Wednesday, September 28, 2011

Transforming Large Unions in F#

Writing compilers is not a really a niche activity. If you think of it, every programmer is doing precisely that, defining a specific language for a given domain and then explaining its semantics to the computer. F#, ML and Haskell programmers know that union types are a life-saver for dealing with languages systematically. These types do, however, sometimes grow large, becoming less and less nice to work with.

If a 30-case recursive union type, or 2-3 co-recursive 20-30 case union types, is something you have to deal with, consider writing a transform function, a shallow map over the immediate children. This simple addition helps your more complex transformations focus on the cases they really need to focus on, leaving the boilerplate work to transform. The gist below provides an extended example.

There is, of course, a downside to using such shortcuts. The compiler no longer forces you to re-read and mentally check all transformations when you change the Expression definition, for example by adding new cases. If you add LetRecursive, the code will still compile but will be broken because of the catch-all pattern in getFreeIdentifiers.

Some readers will note that these transformations can be thought of cata-, ana-, para-, or some-such morphisms and can be treated directly as such. Others will perhaps suggest using reflection or meta-programming to automatically derive transform, or even more complex transforms. As always, you should use what works for you.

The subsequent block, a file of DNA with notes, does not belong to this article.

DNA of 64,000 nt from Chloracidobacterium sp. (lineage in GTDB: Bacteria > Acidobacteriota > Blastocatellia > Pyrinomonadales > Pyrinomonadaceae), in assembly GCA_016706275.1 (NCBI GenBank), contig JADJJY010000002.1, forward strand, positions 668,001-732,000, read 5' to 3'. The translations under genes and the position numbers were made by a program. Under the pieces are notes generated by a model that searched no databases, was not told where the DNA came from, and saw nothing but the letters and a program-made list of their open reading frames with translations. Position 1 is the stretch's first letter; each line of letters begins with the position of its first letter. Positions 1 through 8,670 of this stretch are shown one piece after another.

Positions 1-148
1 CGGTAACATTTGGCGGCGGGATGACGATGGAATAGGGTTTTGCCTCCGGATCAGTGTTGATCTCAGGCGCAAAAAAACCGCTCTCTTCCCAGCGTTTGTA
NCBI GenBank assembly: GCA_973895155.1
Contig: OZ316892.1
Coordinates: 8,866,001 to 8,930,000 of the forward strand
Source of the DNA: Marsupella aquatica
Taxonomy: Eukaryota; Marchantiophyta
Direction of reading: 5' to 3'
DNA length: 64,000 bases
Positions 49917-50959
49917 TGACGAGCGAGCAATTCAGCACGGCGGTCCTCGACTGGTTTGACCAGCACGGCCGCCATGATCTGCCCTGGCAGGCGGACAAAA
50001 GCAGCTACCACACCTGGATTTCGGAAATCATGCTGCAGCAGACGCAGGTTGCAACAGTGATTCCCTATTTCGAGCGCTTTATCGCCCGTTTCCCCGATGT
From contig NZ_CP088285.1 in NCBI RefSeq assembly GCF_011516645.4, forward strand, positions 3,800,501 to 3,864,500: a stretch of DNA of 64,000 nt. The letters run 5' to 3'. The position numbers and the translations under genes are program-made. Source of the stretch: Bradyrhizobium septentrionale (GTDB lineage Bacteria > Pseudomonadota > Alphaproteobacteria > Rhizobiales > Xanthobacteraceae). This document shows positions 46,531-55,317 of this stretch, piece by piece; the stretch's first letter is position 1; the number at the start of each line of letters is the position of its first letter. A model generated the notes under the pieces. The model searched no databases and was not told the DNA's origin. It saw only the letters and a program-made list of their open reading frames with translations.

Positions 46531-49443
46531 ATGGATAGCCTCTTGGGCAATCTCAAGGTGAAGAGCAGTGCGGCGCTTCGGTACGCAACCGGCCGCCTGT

As for me, I find that I am not yet comfortable with climbing the abstraction ladder much further. It seems to inevitably involve some loss of control. It helps a lot to have explicit control over doing top-down, bottom-up, or mixed traversals, as evident in recursive function definitions. The technique also scales easily to languages with expression-statement distinction. Most importantly, my brain does not explode when I look at such code the way it does when dealing with monstrous morphisms.

To summarize, factoring out mapping over intermediate sub-expressions helps a lot to reduce boilerplate in compiler code while keeping this code relatively easy to read and understand. The technique, although presented in F#, applies equally well to any language with algebraic

Is all this practical? We found it very useful in WebSharper, the F#->JavaScript platform my company is developing. There we have union types to represent JavaScript syntax, simplified optimisation-friendly JavaScript-like language we call Core, and F# itself, as starting from version 2.4 we had to use our own quotation type in an attempt to avoid reflection.

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